Every couple of years, it seems someone tries – and fails – to resurrect this once monolithic of children’s game shows. Fondly remembered by many who watched it, and the thing that got me hooked on the fantasy genre, I take a look back at this show with fondness and love. Aww.
Beginning in 1987, and running until 1994, Knightmare was a fantasy dungeon-crawling game show that utilised the at-the-time enormously potent potential of Virtual Reality. Featuring a blend of green-screened natural backdrops and digitally-rendered dungeon settings, one teenager was blinded by the Helmet of Justice, and had to be guided throughout the landscapes via the viewpoint of his or her trusty sidekicks back in the “base camp” of the dungeon. Along the way, they would meet heroes and villains, although on many occasions the loyalties of the cast were changed depending on the choices and paths that the team took at the beginning. Much of it was improvised by the actors, deliberately cheesy and intentionally self-referential, often breaking the fourth wall for the benefit of the viewers and the dungeoneer’s motley crew of guiders.
As a child, I was hooked on Knightmare. It was actually scary, in a sort of Doctor Who way. The build up, tension and incredible pacing of each story ensured that every team that passed through had a different and unique tale to tell, and no two teams ever enjoyed identical playthroughs. It was also difficult, with logic puzzles akin to the early Adventure game genre and often based on luck and fortune, as items could be picked up and carried – and the correct item for the task was not always chosen.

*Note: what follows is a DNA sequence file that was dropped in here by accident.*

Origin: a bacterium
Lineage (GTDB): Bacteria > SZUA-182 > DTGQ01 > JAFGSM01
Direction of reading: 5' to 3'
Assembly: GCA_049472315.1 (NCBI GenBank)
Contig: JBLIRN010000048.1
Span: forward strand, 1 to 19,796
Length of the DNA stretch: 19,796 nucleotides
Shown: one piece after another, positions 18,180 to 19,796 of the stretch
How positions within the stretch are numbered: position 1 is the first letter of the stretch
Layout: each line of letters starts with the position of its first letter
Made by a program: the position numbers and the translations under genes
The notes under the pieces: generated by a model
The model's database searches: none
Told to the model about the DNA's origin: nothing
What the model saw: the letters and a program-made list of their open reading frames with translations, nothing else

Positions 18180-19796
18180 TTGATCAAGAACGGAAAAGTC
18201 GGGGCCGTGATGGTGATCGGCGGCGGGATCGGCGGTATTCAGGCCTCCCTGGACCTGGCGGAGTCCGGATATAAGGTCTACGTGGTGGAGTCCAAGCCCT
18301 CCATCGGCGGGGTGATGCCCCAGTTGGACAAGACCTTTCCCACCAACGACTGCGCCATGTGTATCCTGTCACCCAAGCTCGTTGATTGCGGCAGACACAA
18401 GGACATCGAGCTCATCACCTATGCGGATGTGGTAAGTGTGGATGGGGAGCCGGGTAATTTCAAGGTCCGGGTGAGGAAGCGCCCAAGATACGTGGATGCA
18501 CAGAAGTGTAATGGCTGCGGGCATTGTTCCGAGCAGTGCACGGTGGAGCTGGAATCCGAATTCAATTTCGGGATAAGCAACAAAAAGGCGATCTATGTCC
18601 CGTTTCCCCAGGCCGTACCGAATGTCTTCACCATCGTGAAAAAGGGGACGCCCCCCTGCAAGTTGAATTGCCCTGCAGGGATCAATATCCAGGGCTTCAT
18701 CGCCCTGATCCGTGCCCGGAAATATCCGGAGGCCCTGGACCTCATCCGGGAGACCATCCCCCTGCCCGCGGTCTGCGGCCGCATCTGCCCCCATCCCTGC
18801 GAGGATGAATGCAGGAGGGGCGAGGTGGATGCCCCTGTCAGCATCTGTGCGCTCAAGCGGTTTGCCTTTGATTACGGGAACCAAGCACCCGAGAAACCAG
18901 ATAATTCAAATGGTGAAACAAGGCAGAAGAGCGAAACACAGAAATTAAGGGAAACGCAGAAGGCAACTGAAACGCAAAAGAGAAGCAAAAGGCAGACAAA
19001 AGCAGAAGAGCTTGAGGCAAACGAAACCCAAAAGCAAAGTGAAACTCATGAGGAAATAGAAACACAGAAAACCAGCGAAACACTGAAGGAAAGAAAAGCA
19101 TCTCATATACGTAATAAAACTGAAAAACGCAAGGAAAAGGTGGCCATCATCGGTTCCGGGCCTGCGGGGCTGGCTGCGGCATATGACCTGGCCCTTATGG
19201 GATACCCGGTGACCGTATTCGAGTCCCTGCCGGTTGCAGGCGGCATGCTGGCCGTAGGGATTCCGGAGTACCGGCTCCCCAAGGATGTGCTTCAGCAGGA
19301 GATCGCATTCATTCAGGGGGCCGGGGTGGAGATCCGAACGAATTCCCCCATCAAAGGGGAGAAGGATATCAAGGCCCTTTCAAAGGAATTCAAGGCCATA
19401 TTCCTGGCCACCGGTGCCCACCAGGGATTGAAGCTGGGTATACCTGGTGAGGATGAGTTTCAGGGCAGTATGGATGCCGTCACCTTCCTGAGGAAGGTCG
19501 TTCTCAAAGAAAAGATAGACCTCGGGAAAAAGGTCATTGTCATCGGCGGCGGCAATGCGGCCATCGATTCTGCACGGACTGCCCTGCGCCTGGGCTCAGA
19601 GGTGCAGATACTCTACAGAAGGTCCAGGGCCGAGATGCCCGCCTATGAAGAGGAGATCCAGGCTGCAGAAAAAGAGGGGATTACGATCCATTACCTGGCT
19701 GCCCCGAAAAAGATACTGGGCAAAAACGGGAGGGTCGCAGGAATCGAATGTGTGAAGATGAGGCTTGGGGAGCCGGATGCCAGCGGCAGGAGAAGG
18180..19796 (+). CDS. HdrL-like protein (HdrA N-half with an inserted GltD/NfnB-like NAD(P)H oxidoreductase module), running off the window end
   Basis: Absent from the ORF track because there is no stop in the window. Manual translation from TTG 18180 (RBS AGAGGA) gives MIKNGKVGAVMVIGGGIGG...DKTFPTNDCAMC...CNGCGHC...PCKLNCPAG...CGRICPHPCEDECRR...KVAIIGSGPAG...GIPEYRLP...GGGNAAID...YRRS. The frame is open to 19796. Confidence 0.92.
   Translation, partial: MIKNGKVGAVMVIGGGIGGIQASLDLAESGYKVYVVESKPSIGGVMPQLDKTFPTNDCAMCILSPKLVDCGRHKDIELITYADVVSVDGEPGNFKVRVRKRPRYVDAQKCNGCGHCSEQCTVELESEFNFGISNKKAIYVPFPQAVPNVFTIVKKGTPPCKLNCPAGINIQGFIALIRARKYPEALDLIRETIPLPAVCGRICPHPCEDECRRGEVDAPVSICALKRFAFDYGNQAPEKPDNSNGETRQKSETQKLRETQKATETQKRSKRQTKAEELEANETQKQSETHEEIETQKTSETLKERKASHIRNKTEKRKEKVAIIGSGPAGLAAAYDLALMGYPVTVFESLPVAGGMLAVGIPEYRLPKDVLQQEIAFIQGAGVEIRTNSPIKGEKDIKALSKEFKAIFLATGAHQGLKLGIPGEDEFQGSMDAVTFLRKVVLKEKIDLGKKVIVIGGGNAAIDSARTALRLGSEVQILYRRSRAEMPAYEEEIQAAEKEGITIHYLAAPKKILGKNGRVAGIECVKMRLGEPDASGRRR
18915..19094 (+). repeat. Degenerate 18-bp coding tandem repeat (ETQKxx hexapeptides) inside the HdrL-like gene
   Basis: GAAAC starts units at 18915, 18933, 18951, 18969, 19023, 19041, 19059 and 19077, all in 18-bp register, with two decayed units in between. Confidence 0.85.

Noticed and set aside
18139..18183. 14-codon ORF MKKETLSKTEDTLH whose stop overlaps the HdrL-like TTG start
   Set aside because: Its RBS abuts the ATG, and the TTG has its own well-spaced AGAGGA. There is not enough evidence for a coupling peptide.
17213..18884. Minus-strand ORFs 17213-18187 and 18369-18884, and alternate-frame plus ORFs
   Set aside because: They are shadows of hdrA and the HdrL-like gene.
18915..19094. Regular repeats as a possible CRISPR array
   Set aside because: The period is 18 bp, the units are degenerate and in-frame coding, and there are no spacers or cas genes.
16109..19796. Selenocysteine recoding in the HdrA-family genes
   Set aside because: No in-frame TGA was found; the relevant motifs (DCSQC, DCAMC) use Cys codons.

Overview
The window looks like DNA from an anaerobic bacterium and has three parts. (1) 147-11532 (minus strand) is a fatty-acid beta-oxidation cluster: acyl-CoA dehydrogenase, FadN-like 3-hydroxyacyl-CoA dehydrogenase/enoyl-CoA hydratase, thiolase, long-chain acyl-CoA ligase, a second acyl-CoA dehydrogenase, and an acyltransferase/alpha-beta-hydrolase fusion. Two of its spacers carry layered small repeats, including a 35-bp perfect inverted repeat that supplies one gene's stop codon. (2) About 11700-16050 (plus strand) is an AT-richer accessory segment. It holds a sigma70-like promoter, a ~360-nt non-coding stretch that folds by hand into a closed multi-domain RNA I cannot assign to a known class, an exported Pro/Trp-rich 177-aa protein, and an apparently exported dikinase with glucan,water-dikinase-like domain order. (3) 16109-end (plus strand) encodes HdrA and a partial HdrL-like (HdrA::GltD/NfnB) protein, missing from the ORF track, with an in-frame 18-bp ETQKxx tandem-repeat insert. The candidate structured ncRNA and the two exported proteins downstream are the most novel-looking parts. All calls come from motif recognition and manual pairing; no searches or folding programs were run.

Which led to one of the most shocking elements of this VR Game Show – the dungeoneer could die, and at a time when we were still relatively innocent, the death sequences were often more visceral than people could handle. Indeed, the show courted controversy on many occasions as dungeoneers were shown falling down bottomless pits for all eternity, or cocooned by a giant spider for their meal, or sliced in half by huge spinning blades, or eaten by monstrous golem-walls. The ending of a dungeoneers quest could and was often just as dramatic and gut-wrenching as the tension the tale was telling. Many at the time felt that killing the actual real-life depiction of what was ostensibly a child was too much for a teatime children’s game show.
And yet, millions sat down each week to watch it. At its peak, the show pulled in five million viewers with every show, even by todays standards an enormous slice of the teatime viewing market.
I can’t talk about Knightmare though without talking about Treguard, the “dungeon master”, played masterfully by Hugo Myatt. With an often blatant disregard for scripts and the order of things, he played the Saxon Knight guiding his young apprentices through the perils of the dungeon with an almost beguiling zeal; his catchphrase as dungeoneers fell foul of the evils of the dungeon was originally nothing more an an improvised ad-lib of “Ooooooh… nasty!”. And yet this became is trademark, as he both encouraged his young stars and yet seemed to take great delight in their moral, ethical and intellectual torment.
But once again, rumours abound that Knightmare is supposed to be making a resurgence. When the show was shelved in 1994, it wasn’t intended to be the end of the show at all – rather, a resting. The VR Technology they employed was surprisingly expensive for a children’s show, each series allegedly costing millions of pounds to cast, produce and edit. Also, at the time the PC gaming market had things like Eye of the Beholder and Doom, games that were bordering dangerously close to the styles of Knightmare and were more interactive than a mere TV show. Unfortunately, the show was never picked up again.